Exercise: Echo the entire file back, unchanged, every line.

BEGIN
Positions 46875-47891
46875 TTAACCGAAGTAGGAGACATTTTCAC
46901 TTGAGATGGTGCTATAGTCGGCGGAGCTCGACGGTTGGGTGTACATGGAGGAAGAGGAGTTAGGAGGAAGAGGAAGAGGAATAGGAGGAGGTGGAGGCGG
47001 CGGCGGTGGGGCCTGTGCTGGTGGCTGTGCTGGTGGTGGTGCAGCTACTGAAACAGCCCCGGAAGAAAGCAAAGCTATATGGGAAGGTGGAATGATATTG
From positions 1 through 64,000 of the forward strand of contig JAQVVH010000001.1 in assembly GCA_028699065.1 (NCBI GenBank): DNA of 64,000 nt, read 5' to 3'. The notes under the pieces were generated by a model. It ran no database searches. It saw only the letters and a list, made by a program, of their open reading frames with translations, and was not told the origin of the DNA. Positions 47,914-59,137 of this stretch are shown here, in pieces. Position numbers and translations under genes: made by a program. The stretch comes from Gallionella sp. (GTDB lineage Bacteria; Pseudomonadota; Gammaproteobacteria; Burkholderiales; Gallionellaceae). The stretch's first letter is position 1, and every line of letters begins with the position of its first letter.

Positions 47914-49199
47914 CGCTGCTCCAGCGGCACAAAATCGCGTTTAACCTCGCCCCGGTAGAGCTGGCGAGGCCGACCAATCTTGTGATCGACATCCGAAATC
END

Positions 46875-47891
46875 TTAACCGAAGTAGGAGACATTTTCAC
46901 TTGAGATGGTGCTATAGTCGGCGGAGCTCGACGGTTGGGTGTACATGGAGGAAGAGGAGTTAGGAGGAAGAGGAAGAGGAATAGGAGGAGGTGGAGGCGG
47001 CGGCGGTGGGGCCTGTGCTGGTGGCTGTGCTGGTGGTGGTGCAGCTACTGAAACAGCCCCGGAAGAAAGCAAAGCTATATGGGAAGGTGGAATGATATTG
From positions 1 through 64,000 of the forward strand of contig JAQVVH010000001.1 in assembly GCA_028699065.1 (NCBI GenBank): DNA of 64,000 nt, read 5' to 3'. The notes under the pieces were generated by a model. It ran no database searches. It saw only the letters and a list, made by a program, of their open reading frames with translations, and was not told the origin of the DNA. Positions 47,914-59,137 of this stretch are shown here, in pieces. Position numbers and translations under genes: made by a program. The stretch comes from Gallionella sp. (GTDB lineage Bacteria; Pseudomonadota; Gammaproteobacteria; Burkholderiales; Gallionellaceae). The stretch's first letter is position 1, and every line of letters begins with the position of its first letter.

Positions 47914-49199
47914 CGCTGCTCCAGCGGCACAAAATCGCGTTTAACCTCGCCCCGGTAGAGCTGGCGAGGCCGACCAATCTTGTGATCGACATCCGAAATC